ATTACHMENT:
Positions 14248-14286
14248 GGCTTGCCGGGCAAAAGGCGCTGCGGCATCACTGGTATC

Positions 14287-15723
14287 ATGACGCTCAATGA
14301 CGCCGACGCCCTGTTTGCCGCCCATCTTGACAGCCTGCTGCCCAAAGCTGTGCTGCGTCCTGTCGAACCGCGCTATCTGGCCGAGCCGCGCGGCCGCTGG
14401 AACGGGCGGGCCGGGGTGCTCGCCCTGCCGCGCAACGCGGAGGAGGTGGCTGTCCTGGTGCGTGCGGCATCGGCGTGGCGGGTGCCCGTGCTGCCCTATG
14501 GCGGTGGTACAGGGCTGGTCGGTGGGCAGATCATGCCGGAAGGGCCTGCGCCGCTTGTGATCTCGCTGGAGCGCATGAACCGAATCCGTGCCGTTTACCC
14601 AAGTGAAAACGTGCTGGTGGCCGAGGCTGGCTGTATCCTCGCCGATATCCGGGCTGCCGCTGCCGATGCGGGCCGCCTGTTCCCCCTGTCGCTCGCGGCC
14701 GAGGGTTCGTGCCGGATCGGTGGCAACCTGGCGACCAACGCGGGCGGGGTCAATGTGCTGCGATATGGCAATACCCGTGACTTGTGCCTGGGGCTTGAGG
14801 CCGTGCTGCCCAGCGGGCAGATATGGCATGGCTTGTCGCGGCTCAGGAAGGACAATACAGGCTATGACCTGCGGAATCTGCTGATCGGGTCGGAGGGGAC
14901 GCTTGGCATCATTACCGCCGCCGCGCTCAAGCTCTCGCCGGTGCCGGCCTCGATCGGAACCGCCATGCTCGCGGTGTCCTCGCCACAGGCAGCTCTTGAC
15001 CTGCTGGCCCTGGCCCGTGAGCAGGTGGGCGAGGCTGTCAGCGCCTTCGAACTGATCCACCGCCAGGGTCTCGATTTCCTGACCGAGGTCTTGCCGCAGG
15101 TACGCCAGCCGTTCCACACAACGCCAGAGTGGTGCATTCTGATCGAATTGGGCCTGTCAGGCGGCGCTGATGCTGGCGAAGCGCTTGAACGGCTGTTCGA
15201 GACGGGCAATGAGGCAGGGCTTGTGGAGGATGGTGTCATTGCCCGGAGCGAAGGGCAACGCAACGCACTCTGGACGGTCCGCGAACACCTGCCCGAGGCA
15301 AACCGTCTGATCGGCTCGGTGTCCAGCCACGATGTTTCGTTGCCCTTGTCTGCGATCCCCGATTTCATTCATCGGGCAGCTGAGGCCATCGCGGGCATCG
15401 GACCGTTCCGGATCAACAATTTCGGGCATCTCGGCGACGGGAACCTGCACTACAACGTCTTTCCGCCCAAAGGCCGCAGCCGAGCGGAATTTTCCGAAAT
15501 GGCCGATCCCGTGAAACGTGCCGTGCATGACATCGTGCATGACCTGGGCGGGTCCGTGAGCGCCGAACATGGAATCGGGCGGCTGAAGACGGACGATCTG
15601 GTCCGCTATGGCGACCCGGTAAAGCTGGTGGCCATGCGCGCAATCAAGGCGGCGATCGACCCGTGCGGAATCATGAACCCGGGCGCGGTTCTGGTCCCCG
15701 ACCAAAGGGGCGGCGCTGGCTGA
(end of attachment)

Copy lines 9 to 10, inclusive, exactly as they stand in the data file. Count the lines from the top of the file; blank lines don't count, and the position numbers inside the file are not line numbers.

14701 GAGGGTTCGTGCCGGATCGGTGGCAACCTGGCGACCAACGCGGGCGGGGTCAATGTGCTGCGATATGGCAATACCCGTGACTTGTGCCTGGGGCTTGAGG
14801 CCGTGCTGCCCAGCGGGCAGATATGGCATGGCTTGTCGCGGCTCAGGAAGGACAATACAGGCTATGACCTGCGGAATCTGCTGATCGGGTCGGAGGGGAC